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Old 02-01-2015, 02:17 PM
 
Location: Chicago - Logan Square
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Quote:
Originally Posted by texdav View Post
I'd say from what I see white flight is a aged term. Now days in should be urban flight as those that can are doing it; not just whites. Especially those who have family with kids. One only has to look at any forum on moving to see that for them schools are first question now.
White Flight is certainly a dated term, and while there are some very localized issues of modern "white flight", they're too small to really be considered anything more than a local issue.

People really aren't fleeing cities in general anymore - and that includes families with kids. The vast majority of cities have been stable to growing for the last 20 years, although there are a small number of cities that have past a tipping point and are unlikely to stabilize/recover anytime soon (I consider Detroit to be one of those few cities).

Population loss and gain is also an inaccurate way to judge the health of a city, a city can lose population but increase the average education and income levels of it's population and be in better shape with fewer people.

Getting back to the original question, I don't think White Flight is an issue anymore. The new issue for many cities is actually Black Flight. Some of this is driven by the closing of massive housing projects and the move to section 8 housing, and some is due to people making enough money to leave the worst parts of cities. The healthy sections are remaining stable.
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Old 02-01-2015, 02:28 PM
 
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Quote:
Originally Posted by nei View Post
Not quite about white flight, but didn't know where else to put this. % of black students in nearly all minority schools by region:



The Northeast had the least segregated schools in the late 60s, the most today.
Both of my grandfathers still had their high school yearbooks when I was little and they both went to schools that were clearly multi-ethnic and multi-racial although my grandfather's high school in Jersey City was a lot more diverse than my g'father who went to school in Brooklyn. When they would talk about moving out of the city they would talk about having to heat the house with a tiny wood stove that would always go out at night or just being too crowded in a small apartment. My JC g'father especially would always talk about how terrible his boyhood apt. was. My other grandfather's mom was a school teacher through the Depression so I think they had it better than most.

Anyway, this is the problem with the white flight narrative. Because while there were a lot fewer black people in northern cities in the 1920s and 1930s they also weren't nearly as segregated as some people make them out to be. I think the answer here is readily apparent and, again has to do with the problems that arise from using % instead of numbers.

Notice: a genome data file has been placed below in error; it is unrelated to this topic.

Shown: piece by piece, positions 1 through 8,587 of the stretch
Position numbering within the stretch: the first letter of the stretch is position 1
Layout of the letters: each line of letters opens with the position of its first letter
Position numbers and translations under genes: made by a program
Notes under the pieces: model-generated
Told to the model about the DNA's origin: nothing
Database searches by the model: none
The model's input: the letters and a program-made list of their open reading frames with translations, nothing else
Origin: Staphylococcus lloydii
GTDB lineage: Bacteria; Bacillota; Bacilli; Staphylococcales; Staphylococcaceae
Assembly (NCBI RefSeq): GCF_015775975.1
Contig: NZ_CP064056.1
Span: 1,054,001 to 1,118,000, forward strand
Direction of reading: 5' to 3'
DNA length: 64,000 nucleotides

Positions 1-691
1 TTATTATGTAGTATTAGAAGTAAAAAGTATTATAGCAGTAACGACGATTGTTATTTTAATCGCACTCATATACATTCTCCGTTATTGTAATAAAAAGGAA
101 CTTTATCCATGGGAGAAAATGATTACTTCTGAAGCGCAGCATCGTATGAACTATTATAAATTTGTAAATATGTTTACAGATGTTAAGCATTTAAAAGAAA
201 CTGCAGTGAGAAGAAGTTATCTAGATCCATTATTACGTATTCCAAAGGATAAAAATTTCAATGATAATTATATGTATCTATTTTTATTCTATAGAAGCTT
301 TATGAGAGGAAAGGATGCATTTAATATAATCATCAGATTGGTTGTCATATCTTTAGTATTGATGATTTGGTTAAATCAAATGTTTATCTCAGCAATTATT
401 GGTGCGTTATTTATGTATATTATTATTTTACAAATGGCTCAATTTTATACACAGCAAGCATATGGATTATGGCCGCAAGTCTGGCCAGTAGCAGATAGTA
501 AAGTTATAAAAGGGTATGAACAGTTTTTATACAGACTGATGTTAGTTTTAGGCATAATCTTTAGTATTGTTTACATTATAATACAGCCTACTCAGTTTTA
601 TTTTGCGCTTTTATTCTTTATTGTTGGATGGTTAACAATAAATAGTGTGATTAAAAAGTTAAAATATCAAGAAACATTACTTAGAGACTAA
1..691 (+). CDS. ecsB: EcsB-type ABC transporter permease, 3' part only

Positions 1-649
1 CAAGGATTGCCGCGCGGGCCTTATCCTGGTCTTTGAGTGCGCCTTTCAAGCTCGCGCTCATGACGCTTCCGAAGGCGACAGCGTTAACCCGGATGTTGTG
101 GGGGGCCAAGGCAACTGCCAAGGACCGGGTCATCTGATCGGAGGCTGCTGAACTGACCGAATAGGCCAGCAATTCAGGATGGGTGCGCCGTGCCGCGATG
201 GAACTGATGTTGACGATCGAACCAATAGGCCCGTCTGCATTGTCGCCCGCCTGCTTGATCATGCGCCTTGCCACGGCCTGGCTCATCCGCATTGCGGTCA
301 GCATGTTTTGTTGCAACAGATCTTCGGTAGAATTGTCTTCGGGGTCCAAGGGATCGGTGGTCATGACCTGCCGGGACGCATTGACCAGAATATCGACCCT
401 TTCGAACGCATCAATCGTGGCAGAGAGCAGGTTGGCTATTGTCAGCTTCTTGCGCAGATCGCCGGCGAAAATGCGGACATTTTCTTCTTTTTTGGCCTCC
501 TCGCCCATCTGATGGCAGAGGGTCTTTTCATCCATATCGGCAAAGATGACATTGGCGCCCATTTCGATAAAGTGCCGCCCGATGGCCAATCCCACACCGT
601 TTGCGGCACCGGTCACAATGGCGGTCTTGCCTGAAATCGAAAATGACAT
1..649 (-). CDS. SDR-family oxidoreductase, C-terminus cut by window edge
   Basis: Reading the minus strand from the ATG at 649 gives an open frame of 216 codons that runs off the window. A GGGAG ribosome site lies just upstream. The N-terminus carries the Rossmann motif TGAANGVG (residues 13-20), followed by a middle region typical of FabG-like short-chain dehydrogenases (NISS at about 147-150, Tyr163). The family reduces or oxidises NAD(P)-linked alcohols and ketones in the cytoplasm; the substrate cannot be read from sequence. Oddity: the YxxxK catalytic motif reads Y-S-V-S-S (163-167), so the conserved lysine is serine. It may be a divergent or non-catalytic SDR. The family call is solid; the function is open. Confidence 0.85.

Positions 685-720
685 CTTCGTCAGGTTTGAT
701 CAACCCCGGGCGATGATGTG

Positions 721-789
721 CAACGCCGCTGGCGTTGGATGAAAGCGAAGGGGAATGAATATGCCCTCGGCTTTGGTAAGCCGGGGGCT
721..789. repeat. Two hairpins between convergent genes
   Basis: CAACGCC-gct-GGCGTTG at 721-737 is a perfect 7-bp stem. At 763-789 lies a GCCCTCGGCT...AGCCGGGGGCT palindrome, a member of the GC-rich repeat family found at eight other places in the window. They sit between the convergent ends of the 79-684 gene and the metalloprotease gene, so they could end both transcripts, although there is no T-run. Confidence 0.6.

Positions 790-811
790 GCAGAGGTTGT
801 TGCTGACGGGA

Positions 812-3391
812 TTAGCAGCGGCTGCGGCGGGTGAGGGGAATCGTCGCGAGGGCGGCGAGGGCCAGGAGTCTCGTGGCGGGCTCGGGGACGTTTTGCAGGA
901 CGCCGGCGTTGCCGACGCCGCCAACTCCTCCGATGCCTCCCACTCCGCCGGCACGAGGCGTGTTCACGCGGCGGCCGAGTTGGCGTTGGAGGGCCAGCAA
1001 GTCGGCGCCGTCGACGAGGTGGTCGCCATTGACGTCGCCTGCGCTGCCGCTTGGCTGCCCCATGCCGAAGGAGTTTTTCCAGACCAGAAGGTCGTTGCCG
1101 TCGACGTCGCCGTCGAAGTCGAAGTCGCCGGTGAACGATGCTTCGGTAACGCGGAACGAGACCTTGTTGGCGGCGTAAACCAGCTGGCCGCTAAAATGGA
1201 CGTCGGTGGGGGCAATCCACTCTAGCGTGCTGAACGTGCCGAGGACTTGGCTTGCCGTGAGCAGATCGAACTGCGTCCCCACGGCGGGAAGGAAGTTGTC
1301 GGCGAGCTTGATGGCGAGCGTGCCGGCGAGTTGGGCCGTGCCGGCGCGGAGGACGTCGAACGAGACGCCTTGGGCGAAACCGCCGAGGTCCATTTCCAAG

The Great Migration was about AAs moving to northern cities to both escape Jim Crow and for better paying industrial work. As a black middle class began to emerge and as that middle class began to move to the suburbs (or at least suburban neighborhoods in the city) in the 1970s the black households that were left behind in the inner-city were increasingly poorer . . . which only accelerated movement away from those neighborhoods. Distribute 10,000 black kids around the suburbs with 1 million white kids and they're statistically insignificant.

The white families who remained in the city (white, urban poverty in 1960s Philadelphia was 6 or 7%) were increasingly sending their kids to Catholic school or to some other private institution.

Everybody knows that there are fewer white kids in urban schools - that's been happening for 50 years - but then there are also fewer black kids in those schools as well. The question then is are there more black kids in suburban schools and how are they distributed in those suburban districts?
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Old 02-01-2015, 09:51 PM
 
Location: Thunder Bay, ON
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Well, there's about 36.5% of blacks in Metro Atlanta that live in census tracts that are <10% white. Atlanta is considered to have relatively low segregation for a big city with lots of blacks.

Metro Atlanta Stats, % of blacks that live in census tracts with

<10% whites*: 36.5%
10-30% whites: 23.3%
30-50% whites: 14.9%
50-70% whites: 16.6%
70-90% whites: 8.2%
90%+ whites: 0.5%

A good chunk of the <10% white areas are in the suburbs, much of those are Panthersville and Redan.



*non-Hispanic whites
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Old 02-01-2015, 10:00 PM
 
Location: Thunder Bay, ON
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Quote:
Originally Posted by Attrill View Post
White Flight is certainly a dated term, and while there are some very localized issues of modern "white flight", they're too small to really be considered anything more than a local issue.

People really aren't fleeing cities in general anymore - and that includes families with kids. The vast majority of cities have been stable to growing for the last 20 years, although there are a small number of cities that have past a tipping point and are unlikely to stabilize/recover anytime soon (I consider Detroit to be one of those few cities).

Population loss and gain is also an inaccurate way to judge the health of a city, a city can lose population but increase the average education and income levels of it's population and be in better shape with fewer people.

Getting back to the original question, I don't think White Flight is an issue anymore. The new issue for many cities is actually Black Flight. Some of this is driven by the closing of massive housing projects and the move to section 8 housing, and some is due to people making enough money to leave the worst parts of cities. The healthy sections are remaining stable.
Black Flight isn't really new though, it's just that the black areas are now reaching city limits so black areas are now expanding into the suburbs. Predominantly black areas of many cities have been losing population for a long time, but up until now, the blacks were moving mostly from near core to outer city, now it's from outer city to inner suburbs typically.

Ex the populations of Detroit's black ghetto (defined as 90%+ black)

Detroit black ghetto 1940 boundaries
1940 Population: 43,889 (41,879 blacks)
1950 Population: 59,915 (59,070 blacks)

So it wasn't losing population yet... btw this includes all metro area census tracts, the population gains mostly occurred in suburban census tracts (ex in Inkster or Royal Oak Charter Township). For just census tracts in the city the population was relatively flat (2% pop growth)

Detroit black ghetto 1950 boundaries
1950 Population: 136,527 (131,793 blacks)
1960 Population: 89,503 (87,409 blacks)
A lot of that loss is probably urban renewal.

Detroit black ghetto 1960 boundaries
1960 Population: 183,573 (175,620 blacks)
1970 Population: 132,355 (124,814 blacks)